Municipal leaders say Family and Community Support Services is vital to their communities and saves money later on
Rural and urban elected officials in Alberta are raising concerns about potential cuts to social service funding, suggesting such actions could put programs in jeopardy.
At the Alberta Urban Municipalities Association (AUMA) convention in September, municipal leaders said they’ve heard numerous rumours that there will be reduced spending on Family and Community Support Services (FCSS), a resource that offers numerous programs for rural and urban residents.
While cuts won’t be known until the fall budget, the speculation of reduced dollars has caused organizations to encourage MLAs to maintain current funding levels.
“If we don’t get that funding from the government and then have to pull back our funding, this is concerning,” said Jacquie Hansen, a city councillor in St. Albert, Alta., who sits on the Inter-City Forum on Social Policy.
In St. Albert, for example, FCSS dollars help fund the food bank, organizations that help protect people from domestic violence, children’s programs and seniors’ associations.
With the service, communities across Alberta are able to tailor programs to fit residents’ needs.
“It’s such a wonderful source of funding,” Hansen said. “Every municipality gets to use those funds to fill the social gaps needed in their communities.”
Hansen was one of many elected officials who raised concerns during the AUMA convention.
She said she’s heard from FCSS staff that cuts could be 15 to 50 percent, though those numbers haven’t been confirmed.
Cyndy Heslin, deputy mayor in Ryley, Alta., told ministers FCSS programming has increased over the last decade because of growing mental health issues and addictions among residents and an aging population.
Rural municipalities will have to shoulder more costs if funding isn’t increased, she added.
“Our small rural municipalities can’t afford to increase funding,” she said. “We are asking what can you do to help FCSS.”
In response to concerns, Community and Social Services Minister Rajan Sawhney said FCSS is important, but couldn’t guarantee that funding will remain at current levels.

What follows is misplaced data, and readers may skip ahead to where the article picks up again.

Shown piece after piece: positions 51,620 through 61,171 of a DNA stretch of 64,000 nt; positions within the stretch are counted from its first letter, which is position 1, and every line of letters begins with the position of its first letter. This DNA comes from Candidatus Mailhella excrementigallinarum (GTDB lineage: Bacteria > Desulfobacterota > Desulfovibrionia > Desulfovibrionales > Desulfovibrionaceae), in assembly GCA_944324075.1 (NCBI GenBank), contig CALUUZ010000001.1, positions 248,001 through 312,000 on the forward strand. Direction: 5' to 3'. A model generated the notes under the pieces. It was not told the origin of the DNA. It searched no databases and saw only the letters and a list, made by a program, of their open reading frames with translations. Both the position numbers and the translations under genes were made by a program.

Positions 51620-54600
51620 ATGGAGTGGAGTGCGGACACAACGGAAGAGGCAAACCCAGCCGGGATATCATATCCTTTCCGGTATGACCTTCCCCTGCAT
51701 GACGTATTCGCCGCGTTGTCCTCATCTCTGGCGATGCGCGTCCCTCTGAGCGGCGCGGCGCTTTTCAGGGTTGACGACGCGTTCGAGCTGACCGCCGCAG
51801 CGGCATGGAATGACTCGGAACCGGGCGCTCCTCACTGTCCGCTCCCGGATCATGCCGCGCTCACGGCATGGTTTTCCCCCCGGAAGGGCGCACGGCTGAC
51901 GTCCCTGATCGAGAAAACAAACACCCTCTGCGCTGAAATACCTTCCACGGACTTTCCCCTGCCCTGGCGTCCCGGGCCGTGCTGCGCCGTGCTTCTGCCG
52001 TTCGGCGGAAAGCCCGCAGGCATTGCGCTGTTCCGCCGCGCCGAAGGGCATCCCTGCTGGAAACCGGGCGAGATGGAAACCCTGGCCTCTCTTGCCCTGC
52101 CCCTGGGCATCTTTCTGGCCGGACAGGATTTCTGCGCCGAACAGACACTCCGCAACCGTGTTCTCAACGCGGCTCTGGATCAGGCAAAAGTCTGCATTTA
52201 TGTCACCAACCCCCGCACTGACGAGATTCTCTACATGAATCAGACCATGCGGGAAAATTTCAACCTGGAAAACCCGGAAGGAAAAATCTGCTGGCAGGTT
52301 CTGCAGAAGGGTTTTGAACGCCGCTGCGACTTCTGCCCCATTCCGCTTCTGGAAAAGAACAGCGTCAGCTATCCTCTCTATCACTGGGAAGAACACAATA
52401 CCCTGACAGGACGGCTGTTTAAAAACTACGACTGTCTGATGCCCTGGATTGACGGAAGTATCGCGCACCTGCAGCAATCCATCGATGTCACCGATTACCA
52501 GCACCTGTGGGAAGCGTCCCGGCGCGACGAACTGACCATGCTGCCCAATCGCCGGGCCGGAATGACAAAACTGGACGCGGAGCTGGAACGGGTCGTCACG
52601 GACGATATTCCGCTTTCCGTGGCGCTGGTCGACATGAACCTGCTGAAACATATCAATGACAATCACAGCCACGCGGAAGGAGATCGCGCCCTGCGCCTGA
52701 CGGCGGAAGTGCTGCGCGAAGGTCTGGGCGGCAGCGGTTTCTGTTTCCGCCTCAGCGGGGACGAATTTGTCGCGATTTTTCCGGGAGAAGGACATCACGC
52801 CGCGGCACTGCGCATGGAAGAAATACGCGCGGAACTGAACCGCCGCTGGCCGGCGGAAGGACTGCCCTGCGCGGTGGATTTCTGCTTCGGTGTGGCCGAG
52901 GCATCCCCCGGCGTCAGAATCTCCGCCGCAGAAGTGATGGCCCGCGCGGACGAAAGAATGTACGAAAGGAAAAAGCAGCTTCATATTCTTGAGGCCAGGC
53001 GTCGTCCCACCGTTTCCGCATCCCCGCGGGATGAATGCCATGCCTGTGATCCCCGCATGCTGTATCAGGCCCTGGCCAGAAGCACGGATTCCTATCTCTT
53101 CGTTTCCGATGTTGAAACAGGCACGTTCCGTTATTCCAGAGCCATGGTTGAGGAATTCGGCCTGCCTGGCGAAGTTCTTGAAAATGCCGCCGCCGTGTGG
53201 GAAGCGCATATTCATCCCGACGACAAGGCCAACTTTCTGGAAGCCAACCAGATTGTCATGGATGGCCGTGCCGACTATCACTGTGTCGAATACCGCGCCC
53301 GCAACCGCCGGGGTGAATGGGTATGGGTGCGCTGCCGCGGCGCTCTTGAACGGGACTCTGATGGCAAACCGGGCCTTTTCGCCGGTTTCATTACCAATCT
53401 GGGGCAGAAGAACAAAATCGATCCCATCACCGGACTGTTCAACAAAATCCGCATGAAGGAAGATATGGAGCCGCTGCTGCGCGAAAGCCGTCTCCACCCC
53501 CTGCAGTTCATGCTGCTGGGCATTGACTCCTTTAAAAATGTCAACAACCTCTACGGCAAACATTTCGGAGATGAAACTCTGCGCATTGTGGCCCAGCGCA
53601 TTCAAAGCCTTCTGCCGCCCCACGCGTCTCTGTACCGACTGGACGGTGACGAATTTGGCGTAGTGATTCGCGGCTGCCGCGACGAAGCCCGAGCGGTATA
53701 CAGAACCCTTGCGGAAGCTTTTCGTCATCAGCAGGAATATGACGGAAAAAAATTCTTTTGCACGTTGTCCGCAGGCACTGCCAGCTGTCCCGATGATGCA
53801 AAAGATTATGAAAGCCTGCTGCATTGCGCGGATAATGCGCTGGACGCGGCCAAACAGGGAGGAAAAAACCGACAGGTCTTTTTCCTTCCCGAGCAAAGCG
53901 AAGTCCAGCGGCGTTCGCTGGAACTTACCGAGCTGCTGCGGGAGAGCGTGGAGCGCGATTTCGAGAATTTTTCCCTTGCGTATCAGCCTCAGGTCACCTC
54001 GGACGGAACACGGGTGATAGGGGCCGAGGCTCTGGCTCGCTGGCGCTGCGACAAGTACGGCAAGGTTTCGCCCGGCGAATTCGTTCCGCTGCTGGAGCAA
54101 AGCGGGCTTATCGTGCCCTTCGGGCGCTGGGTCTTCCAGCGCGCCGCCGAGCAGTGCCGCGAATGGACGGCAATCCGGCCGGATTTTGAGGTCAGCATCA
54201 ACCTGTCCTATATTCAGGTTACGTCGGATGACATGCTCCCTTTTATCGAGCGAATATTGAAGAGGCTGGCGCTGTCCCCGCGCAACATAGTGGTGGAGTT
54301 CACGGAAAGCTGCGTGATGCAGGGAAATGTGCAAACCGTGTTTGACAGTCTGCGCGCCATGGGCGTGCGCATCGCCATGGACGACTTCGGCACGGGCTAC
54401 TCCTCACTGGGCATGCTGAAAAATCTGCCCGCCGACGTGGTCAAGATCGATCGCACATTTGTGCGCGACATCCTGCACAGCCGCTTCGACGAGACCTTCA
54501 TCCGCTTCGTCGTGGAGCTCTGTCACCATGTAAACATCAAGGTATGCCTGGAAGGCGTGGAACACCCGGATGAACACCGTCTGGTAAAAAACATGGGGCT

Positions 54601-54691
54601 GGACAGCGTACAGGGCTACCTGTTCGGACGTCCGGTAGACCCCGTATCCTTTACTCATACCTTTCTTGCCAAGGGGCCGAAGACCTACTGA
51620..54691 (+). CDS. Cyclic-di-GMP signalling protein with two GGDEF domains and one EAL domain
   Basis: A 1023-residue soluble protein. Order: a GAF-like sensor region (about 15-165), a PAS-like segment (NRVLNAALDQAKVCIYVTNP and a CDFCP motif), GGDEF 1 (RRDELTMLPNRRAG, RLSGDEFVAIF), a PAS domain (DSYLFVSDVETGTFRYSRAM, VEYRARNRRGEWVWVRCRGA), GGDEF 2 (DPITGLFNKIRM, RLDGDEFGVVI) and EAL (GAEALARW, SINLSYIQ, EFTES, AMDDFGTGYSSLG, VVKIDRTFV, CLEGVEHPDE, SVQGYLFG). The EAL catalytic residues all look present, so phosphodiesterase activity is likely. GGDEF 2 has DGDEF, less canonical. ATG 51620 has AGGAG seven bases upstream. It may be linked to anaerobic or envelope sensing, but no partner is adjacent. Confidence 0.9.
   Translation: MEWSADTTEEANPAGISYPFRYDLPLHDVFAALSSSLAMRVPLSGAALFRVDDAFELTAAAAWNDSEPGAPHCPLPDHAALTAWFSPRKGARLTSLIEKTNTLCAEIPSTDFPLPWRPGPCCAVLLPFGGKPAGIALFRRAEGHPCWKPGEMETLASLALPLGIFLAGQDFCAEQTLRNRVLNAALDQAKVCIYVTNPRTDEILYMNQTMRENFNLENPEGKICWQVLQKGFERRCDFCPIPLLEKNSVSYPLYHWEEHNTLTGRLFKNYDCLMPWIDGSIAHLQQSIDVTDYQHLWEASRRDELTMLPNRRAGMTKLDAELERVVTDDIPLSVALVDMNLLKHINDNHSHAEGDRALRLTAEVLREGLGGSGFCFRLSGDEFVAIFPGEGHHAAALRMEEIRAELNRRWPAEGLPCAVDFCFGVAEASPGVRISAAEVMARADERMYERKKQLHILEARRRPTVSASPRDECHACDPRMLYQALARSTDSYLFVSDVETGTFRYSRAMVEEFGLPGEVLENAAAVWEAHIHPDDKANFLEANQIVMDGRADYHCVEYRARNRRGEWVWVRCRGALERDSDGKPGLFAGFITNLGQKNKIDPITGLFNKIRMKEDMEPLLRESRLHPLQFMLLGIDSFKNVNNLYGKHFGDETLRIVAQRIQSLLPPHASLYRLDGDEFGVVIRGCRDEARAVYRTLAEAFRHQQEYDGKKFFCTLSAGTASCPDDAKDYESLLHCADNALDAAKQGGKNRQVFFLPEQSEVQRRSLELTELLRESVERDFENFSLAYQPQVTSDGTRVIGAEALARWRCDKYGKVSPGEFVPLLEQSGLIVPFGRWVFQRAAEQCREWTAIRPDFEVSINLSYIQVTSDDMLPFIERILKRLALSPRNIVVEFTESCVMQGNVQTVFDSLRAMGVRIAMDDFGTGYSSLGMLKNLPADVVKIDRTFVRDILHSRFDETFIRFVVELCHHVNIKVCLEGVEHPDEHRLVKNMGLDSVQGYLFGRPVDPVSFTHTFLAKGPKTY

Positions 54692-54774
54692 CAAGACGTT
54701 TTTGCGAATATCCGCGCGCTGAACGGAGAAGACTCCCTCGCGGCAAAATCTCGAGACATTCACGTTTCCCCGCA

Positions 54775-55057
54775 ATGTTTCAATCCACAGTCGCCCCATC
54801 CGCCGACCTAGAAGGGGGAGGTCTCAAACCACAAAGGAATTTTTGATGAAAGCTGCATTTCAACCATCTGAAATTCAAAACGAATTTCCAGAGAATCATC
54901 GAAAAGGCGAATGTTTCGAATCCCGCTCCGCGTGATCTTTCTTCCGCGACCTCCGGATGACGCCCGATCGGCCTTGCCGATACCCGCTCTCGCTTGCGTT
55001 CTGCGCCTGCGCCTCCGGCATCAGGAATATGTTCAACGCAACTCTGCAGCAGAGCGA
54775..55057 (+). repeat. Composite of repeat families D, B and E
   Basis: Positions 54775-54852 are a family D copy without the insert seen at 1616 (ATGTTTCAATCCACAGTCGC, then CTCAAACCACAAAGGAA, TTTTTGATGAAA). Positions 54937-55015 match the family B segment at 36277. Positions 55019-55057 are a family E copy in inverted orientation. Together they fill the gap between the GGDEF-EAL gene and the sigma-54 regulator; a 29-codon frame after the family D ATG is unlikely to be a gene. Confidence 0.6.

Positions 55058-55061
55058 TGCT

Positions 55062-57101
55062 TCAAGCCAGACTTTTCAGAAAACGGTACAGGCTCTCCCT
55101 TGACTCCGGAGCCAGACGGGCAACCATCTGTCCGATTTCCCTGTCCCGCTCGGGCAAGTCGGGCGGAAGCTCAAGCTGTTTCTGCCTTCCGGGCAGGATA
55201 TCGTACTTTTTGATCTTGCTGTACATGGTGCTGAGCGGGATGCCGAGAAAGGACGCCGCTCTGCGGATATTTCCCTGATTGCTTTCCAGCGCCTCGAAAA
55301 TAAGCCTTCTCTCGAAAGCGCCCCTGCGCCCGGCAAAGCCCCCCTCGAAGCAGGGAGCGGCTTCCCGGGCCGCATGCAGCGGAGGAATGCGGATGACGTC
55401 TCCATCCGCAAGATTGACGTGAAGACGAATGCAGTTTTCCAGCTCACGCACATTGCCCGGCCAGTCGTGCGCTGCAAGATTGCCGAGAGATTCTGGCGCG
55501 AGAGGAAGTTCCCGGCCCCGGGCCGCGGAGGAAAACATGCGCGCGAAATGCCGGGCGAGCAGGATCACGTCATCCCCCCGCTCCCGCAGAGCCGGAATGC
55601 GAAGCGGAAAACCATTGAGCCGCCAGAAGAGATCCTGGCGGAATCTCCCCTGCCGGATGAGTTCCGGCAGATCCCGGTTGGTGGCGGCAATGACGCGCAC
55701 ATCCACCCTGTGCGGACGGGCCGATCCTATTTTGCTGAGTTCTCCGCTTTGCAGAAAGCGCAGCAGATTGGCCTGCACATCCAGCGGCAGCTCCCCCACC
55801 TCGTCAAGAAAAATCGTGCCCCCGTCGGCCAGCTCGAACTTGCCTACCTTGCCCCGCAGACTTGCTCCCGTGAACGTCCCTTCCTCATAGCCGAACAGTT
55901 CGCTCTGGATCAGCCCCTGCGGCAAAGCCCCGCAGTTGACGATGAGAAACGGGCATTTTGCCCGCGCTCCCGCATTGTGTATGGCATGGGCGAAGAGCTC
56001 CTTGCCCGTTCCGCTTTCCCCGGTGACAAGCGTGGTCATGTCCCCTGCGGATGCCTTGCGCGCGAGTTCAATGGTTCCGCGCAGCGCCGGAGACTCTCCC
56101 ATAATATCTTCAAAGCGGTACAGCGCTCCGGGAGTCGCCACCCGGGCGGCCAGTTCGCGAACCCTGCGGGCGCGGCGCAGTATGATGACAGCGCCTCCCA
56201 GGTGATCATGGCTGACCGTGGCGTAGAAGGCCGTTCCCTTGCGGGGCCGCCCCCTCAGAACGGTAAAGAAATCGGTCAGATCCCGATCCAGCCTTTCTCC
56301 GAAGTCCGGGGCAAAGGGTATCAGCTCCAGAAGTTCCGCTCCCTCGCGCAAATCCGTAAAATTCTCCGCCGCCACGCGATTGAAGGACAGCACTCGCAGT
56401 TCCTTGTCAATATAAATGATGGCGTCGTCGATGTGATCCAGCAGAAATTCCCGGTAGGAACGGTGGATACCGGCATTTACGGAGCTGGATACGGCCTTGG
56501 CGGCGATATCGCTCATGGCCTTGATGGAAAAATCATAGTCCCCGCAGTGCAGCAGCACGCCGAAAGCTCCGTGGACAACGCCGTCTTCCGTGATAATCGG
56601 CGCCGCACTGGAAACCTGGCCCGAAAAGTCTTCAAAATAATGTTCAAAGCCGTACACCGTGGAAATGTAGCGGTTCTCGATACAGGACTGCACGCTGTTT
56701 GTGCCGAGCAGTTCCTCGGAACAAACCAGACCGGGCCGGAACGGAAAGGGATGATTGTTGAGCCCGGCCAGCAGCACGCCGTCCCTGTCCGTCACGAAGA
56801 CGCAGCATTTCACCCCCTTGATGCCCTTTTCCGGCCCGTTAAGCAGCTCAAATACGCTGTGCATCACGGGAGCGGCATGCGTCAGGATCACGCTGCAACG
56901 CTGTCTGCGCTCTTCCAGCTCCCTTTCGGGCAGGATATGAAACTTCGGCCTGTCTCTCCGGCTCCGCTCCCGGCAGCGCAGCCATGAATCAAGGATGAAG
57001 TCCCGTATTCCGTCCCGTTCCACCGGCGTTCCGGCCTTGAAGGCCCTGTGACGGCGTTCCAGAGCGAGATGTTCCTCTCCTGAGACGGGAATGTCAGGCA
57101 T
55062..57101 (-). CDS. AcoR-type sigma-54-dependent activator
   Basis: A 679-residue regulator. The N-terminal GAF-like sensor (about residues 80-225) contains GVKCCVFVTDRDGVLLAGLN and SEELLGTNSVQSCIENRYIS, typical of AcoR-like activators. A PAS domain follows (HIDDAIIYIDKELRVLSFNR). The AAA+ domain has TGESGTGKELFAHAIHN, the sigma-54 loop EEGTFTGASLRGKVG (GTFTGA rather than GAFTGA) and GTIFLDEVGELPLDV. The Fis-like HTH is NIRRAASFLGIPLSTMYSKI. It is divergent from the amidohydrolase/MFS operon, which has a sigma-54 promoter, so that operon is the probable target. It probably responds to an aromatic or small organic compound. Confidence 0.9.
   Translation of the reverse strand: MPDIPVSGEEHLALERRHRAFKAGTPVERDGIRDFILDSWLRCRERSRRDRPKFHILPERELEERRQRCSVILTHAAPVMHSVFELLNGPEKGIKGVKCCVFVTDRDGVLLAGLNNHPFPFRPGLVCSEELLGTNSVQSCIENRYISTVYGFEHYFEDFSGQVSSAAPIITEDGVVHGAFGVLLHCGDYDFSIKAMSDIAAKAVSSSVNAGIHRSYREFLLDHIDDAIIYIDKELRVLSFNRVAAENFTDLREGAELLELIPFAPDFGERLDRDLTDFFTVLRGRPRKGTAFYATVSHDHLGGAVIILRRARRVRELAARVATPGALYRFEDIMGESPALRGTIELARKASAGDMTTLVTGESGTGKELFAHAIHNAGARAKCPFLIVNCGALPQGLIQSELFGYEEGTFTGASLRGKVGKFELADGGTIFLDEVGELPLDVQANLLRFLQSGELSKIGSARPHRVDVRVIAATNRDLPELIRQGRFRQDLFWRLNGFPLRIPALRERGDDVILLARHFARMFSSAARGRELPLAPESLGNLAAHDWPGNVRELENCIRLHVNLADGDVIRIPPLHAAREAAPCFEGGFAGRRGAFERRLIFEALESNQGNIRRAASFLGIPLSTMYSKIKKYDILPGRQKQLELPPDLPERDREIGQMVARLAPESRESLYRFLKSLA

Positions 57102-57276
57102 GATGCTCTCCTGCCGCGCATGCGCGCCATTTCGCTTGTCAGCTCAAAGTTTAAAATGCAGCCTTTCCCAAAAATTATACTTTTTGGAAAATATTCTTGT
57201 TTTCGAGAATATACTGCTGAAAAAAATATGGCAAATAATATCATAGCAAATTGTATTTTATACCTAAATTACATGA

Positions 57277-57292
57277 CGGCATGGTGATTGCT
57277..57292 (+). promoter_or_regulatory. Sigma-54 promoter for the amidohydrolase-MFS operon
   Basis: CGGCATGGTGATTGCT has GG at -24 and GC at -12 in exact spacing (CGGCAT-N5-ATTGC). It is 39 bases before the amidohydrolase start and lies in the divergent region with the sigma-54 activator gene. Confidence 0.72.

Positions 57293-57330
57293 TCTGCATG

“What I can tell you is we’re working on (the) budget, and I’m fighting tooth and nail to protect and preserve existing programs,” Sawhney told municipal delegates. “But obviously there are fiscal parameters we’re working with.
“I’m personally going to do my best, as is our government, to protect vulnerable Albertans.”
Hansen suggested Sawhney’s response wasn’t re-assuring.
“I hear she is going to bat and trying her best, but within that message, it’s inevitable there will be cuts,” she said. “That’s the message I heard.”
Hansen hopes potential cuts won’t be big, adding if that were to happen, it would cost the province more because people would potentially end up going through other aspects of the system.
According to an FCSS document, research shows that every dollar invested in preventive services saves $7 to $12 in future spending.
Vicki Van Vliet Vaitkunas, president of the Family and Community Support Services Association of Alberta, said the organization won’t know of funding decisions until the budget, but hopes it won’t be scathing.
She said it’s hard to know what’s coming.
“They (the government) are going to make their own decisions on what they think is best for them, and hopefully be good for the province, as well,” she said.
Van Vliet Vaitkunas said the association has been advocating the message that dollars put into FCSS save in future spending.
“We’re working with all the city and rural people to make sure their MLAs, who hold votes in the legislature, gets this message,” she said.